Toast to summer and good health with a tall, cold, frosty beer

When experts talk about the health benefits of alcohol, red wine typically tops the list. But beer should get a lot of attention, too, since it has a lower concentration of alcohol compared to wine and spirits. So, drinking beer is a great way to keep within moderation.  

Plus, it’s loaded with powerful constituents that protect you against many different types of serious conditions and diseases… 

The surprising health benefits of beer 

Research shows that moderate consumption of beer can lower your risk of developing several chronic diseases, including Type II diabetes, cardiovascular diseases, and dementia. It can also help keep your gastrointestinal (GI) microbiome healthy, protect against bone loss, and lower your risk of getting cataracts. 

Plus, like wine, beer is loaded with antioxidants. And it’s a gold mine for bioavailable minerals such as calcium, manganese, phosphorus, potassium, zinc, and silicon. 

Even non-alcoholic beer is good for you. (Which is good news for those problem drinkers we recently talked about.) In fact, one study found that drinking it reduces anxiety and promotes better sleep quality. And that’s because the hops in beer are natural relaxants—even without alcohol! 

Of course, hops are the flowers (also called seed cones or strobiles) of a plant called Humulus lupulusThe plant belongs to the Cannabaceae family of plants, which also includes cannabis (hemp, marijuana) and celtis (hackberries). Beermakers add hops to balance out a beer’s sweetness with some bitterness.  

They also add hops to help with the brewing and preserving processes. In fact, some beers are brewed with higher concentrations of hops because of their remarkable anti-microbial, preservative properties.  

For example, the India Pale Ale (IPA) brews are high in hops and carry the bitter taste of the plant. These hearty beers date back to the period of British rule over the Indian subcontinent, when British merchants learned that brewing beers with high hops content kept it from spoiling during long ship voyages.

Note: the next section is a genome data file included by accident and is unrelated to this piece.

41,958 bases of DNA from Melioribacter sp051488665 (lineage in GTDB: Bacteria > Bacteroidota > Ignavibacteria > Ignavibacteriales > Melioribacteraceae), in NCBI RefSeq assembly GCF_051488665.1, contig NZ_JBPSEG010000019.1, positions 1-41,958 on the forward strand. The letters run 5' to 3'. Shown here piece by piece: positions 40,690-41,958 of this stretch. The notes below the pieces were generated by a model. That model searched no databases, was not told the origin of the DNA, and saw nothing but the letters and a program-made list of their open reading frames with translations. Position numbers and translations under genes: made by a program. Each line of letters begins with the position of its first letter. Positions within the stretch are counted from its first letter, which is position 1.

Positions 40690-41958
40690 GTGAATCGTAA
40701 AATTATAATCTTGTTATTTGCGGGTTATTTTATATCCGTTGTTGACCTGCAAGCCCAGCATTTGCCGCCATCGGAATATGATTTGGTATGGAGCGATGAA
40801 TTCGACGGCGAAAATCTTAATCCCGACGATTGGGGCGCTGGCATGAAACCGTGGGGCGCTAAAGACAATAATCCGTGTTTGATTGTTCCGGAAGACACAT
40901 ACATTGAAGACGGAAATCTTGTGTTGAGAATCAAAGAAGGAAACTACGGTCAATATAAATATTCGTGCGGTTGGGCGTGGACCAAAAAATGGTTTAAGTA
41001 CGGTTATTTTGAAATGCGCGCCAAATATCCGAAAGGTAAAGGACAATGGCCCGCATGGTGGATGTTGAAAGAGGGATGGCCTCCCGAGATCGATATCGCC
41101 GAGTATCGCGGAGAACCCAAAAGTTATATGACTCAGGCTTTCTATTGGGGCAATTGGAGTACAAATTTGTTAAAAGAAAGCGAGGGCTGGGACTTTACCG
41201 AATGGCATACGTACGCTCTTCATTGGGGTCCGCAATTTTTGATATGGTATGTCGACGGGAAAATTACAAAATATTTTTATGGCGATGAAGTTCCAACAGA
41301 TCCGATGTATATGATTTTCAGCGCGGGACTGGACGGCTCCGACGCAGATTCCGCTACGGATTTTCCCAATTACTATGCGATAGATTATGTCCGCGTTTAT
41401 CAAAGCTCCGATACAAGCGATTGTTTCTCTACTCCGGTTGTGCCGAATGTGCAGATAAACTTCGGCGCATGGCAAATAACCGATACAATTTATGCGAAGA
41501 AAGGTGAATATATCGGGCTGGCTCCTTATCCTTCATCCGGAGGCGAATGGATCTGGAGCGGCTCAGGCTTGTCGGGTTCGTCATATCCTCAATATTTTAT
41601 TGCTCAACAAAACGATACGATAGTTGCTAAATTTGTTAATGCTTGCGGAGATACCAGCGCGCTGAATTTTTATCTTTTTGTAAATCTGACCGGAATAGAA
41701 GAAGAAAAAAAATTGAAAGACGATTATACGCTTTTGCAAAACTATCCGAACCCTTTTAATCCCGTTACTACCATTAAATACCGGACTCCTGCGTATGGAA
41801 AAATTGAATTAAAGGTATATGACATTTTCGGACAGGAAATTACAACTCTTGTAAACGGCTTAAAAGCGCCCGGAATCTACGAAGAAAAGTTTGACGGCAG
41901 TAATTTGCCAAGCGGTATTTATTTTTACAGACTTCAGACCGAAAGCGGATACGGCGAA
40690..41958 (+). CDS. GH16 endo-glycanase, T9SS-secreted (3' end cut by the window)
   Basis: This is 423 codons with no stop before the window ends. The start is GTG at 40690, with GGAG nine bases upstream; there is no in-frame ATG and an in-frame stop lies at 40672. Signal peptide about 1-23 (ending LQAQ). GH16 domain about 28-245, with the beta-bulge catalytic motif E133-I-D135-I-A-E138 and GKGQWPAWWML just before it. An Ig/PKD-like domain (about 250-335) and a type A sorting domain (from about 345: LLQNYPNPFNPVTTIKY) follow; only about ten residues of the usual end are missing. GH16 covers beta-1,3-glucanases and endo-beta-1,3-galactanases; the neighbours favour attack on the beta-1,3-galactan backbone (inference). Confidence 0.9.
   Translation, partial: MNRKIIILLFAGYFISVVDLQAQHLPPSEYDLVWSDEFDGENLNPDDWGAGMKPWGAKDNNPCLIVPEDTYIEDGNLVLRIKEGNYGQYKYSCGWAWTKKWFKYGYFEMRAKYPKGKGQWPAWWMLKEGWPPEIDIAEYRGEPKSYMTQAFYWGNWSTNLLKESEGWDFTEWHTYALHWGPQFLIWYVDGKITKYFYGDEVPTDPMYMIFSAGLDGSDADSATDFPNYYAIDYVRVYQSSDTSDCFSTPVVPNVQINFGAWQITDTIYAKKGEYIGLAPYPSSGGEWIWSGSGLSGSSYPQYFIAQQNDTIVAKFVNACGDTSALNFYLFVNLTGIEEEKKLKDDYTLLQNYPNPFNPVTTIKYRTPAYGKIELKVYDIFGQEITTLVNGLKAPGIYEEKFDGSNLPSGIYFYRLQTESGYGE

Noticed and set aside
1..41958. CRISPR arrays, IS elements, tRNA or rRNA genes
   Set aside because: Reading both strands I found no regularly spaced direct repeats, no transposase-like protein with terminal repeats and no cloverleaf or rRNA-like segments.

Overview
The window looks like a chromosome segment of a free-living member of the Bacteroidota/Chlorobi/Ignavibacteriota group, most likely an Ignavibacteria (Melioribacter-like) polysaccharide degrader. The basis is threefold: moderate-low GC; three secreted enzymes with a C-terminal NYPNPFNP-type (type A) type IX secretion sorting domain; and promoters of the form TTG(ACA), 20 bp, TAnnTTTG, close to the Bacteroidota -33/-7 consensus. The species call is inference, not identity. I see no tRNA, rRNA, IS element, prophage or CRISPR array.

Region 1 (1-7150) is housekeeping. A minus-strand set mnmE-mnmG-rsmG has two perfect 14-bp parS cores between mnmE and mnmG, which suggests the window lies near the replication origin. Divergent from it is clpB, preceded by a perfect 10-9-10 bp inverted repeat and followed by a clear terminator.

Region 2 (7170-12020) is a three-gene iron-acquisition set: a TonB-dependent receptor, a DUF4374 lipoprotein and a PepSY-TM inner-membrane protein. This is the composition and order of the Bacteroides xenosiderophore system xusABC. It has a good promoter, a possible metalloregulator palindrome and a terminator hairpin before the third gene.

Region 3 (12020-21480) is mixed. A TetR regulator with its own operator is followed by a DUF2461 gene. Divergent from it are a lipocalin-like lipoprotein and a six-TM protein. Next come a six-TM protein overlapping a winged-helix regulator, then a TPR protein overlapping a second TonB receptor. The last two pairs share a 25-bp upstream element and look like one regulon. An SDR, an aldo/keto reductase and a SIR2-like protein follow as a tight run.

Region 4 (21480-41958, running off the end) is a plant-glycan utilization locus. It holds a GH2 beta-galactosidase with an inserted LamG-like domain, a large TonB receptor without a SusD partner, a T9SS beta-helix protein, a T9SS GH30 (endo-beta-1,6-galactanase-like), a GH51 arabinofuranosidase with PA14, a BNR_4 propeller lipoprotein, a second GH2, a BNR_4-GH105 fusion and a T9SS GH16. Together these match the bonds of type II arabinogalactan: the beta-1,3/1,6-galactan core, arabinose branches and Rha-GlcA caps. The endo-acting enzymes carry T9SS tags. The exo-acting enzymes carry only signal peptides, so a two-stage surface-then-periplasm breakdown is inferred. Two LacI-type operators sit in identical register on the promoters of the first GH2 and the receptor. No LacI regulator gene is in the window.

In addition, we now know that hops offer many health benefitsbeyond the benefits of moderate alcohol consumption itself. 

Hops does a whole lot more than just add bitterness to your beer 

Hops contain a potent flavonoid called xanthohumol (XN), which gives beer its golden- yellow color. In fact, experiments show XN helps reduce inflammation and protect you from a number of serious conditions, including: 

  • Blood clots 
  • Colitis (inflammation of the colon) 
  • Gout 
  • Heart disease 
  • Obesity 
  • Stroke 

Beers made with hops also contain bitter acids. And in lab studies, bitter acids increased the levels of a key neurotransmitter in the brain’s hippocampus (a region associated with memory). They also suppressed inflammation and reduced protein waste products in the brain. 

In other experiments, bitter acids were shown to: 

  • Improve results on cognitive testing 
  • Help reduce body weight in obese mice 
  • Reduce inflammation, oxidative stress, and blood clotting 
  • Decreased insulin resistance and improve blood sugar 
  • Protect against acute alcoholic liver injury 

Not bad for a beverage that still doesn’t get much credit from mainstream medicine. (All the more reason I encourage its consumption, in moderation.) 

Before I sign off for the week, I’d like to share a little ditty about beer I heard recited years ago by some older alumni from Penn. It went, “Oh, it’s that most terrible time of the year, too hot for Scotch and too cold for beer.”  

As I recall, it was autumn when the alumni sang it. But at this time of year, in mid-June, it’s the perfect temperature just about everywhere in the U.S. for enjoying a nice, cold, and refreshing golden-yellow IPA beer (or two).  

Cheers! 

P.S. I’ll continue reporting on the health benefits of beer—and alcohol, in general—right here in my Daily Dispatch and in my monthly newsletter. In fact, I have a special report on the benefits of beer lined up for the August issue of Insiders’ Cures. So if you haven’t already, consider becoming a subscriber today. You won’t want to miss it!  

Sources: 

“The Sedative Effect of Non-Alcoholic Beer in Healthy Female Nurses.” PLoS One. 2012; 7(7): e37290. doi.org/10.1371/journal.pone.0037290 

“Nutritional and health benefits of beer.” Am J Med Sci. 2000 Nov;320(5):320-6. doi.org/10.1097/00000441-200011000-00004. 

“Role of characteristic components of Humulus lupulus in promoting human health.” J Agric Food Chem. 2019; 67:8291−8302. doi: 10.1021/acs.jafc.9b03780 


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